Best Practices

6 CDP Identity Resolution Mistakes (And How to Stay Clear)

Nicole Mitich
Nicole Mitich June 22, 2023

Nicole Mitich is the content marketing manager @ Census. She's carried a love for reading and writing since childhood, but her particular focus is on streamlining technical communication through writing. She loves seeing (and helping) technical folks share their wisdom. San Diego, California, United States

Oh, identity resolution… It’s touted as one of the best features of customer data platforms (CDPs) because it transforms a jumble of data points into a coherent customer profile. And CDPs really lean into that sentiment with their marketing copy. They promise that with identity resolution you can:

“Create a 360° view of your customer!” 

“Deliver personalized experiences across all channels!”

“Drive customer engagement like never before!”

That all sounds well and good, but in reality, identity resolution opens up a minefield of potential pitfalls. One misstep and your customer data may blow up into a mess of contradictions and inaccuracies. 💣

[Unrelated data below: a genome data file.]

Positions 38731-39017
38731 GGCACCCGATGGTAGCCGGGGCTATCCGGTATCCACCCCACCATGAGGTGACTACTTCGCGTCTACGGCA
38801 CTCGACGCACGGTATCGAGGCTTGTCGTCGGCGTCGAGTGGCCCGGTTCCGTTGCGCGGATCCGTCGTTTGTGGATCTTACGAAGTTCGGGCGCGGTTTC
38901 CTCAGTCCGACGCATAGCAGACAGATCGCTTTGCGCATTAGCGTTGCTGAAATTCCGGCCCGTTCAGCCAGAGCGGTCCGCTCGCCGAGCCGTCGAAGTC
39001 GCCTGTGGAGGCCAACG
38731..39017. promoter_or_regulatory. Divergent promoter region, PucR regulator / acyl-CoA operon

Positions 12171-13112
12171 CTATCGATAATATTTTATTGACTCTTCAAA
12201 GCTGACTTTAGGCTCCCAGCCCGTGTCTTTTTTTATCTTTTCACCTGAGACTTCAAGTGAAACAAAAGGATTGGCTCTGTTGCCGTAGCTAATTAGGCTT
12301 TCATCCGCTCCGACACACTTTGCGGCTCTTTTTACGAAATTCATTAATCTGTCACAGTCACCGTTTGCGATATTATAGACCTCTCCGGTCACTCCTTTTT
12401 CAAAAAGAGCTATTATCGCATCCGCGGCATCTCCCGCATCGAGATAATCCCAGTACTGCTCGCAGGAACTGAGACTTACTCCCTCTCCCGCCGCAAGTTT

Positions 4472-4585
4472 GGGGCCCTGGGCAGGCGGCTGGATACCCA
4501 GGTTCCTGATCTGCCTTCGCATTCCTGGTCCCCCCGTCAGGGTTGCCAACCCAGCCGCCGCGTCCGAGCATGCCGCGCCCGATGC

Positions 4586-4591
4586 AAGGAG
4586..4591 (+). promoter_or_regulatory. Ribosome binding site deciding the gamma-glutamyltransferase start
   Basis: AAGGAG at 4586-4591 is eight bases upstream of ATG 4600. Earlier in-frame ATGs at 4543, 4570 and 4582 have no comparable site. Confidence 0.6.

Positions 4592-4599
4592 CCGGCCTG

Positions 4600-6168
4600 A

But don’t panic! We’ll help you sidestep the six most common errors in managing customer data so you emerge with an accurate, unified view of your customers.

The biggest mistake of all?

It's tempting to think that a shiny, off-the-shelf CDP is the answer to all your prayers. But here's the thing: that's probably your first mistake.

The truth is, you don't need to buy a CDP at all. In fact, you can build your own composable CDP, custom-built to your company’s unique needs and capable of growing and adapting with your business.

The rise of the modern data stack and data activation means that companies now have access to best-in-class solutions for each component of a traditional CDP. Book a demo with one of our product specialists to see how we can help you sync customer data to all your marketing and advertising tools, without any code.

Just follow our lead. We’ll get you where you need to be.

1. Inadequate data management